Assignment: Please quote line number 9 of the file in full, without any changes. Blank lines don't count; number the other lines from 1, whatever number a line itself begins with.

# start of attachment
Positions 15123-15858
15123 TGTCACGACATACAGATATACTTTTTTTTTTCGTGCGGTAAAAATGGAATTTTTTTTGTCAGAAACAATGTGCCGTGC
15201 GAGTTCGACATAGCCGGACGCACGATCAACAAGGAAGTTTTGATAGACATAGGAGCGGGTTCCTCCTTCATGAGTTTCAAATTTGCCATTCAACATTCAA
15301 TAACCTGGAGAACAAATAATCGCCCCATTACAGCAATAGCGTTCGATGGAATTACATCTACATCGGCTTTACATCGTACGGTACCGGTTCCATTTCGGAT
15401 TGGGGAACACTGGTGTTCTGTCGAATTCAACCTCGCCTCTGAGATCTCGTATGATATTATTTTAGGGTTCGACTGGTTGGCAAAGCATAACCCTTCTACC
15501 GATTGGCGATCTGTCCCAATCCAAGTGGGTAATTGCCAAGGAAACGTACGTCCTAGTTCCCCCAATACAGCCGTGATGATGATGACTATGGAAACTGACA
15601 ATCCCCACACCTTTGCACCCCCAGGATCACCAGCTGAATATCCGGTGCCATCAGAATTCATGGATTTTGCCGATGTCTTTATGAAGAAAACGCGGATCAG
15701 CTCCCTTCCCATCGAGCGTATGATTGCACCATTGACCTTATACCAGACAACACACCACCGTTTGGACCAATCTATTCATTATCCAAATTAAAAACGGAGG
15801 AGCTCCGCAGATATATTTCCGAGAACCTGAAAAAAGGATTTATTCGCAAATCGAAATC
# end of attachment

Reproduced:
15801 AGCTCCGCAGATATATTTCCGAGAACCTGAAAAAAGGATTTATTCGCAAATCGAAATC